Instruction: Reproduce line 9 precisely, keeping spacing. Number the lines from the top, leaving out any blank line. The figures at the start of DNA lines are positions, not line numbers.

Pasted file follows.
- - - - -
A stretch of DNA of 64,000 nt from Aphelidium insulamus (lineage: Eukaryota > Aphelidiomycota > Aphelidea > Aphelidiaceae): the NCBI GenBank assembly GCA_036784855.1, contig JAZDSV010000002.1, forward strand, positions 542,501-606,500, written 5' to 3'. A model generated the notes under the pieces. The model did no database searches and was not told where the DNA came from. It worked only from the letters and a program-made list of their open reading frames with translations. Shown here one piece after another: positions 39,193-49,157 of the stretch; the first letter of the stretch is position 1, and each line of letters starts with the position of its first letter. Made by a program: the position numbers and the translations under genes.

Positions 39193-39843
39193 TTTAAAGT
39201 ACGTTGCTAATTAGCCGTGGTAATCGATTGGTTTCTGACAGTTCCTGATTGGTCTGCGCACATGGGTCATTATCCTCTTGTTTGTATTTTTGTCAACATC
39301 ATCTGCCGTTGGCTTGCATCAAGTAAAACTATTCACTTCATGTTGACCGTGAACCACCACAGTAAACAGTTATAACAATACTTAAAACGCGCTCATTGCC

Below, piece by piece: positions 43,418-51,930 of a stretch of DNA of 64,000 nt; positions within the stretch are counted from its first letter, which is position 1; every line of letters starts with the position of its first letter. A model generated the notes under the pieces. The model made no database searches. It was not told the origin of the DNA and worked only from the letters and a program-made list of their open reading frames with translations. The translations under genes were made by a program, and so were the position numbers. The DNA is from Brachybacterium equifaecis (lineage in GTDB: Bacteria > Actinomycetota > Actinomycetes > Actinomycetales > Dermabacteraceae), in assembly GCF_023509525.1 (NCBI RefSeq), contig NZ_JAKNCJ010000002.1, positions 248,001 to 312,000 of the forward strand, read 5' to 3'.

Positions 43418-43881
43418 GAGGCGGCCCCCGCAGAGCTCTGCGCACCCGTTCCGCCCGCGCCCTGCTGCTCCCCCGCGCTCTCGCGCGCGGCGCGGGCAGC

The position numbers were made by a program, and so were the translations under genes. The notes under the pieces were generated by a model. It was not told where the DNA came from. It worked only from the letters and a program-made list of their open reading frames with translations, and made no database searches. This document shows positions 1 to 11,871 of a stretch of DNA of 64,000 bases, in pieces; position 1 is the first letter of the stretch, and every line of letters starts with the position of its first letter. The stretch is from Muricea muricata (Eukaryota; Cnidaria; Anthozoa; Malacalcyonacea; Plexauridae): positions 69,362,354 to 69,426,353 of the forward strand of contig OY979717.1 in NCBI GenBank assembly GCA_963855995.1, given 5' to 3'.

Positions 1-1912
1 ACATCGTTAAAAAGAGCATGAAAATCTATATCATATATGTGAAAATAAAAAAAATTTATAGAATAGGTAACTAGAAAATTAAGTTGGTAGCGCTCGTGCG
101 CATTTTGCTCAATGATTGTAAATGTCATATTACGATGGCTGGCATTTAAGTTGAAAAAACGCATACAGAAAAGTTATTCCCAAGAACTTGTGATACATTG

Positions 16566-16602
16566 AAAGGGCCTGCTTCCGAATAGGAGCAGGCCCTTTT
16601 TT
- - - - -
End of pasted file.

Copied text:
The position numbers were made by a program, and so were the translations under genes. The notes under the pieces were generated by a model. It was not told where the DNA came from. It worked only from the letters and a program-made list of their open reading frames with translations, and made no database searches. This document shows positions 1 to 11,871 of a stretch of DNA of 64,000 bases, in pieces; position 1 is the first letter of the stretch, and every line of letters starts with the position of its first letter. The stretch is from Muricea muricata (Eukaryota; Cnidaria; Anthozoa; Malacalcyonacea; Plexauridae): positions 69,362,354 to 69,426,353 of the forward strand of contig OY979717.1 in NCBI GenBank assembly GCA_963855995.1, given 5' to 3'.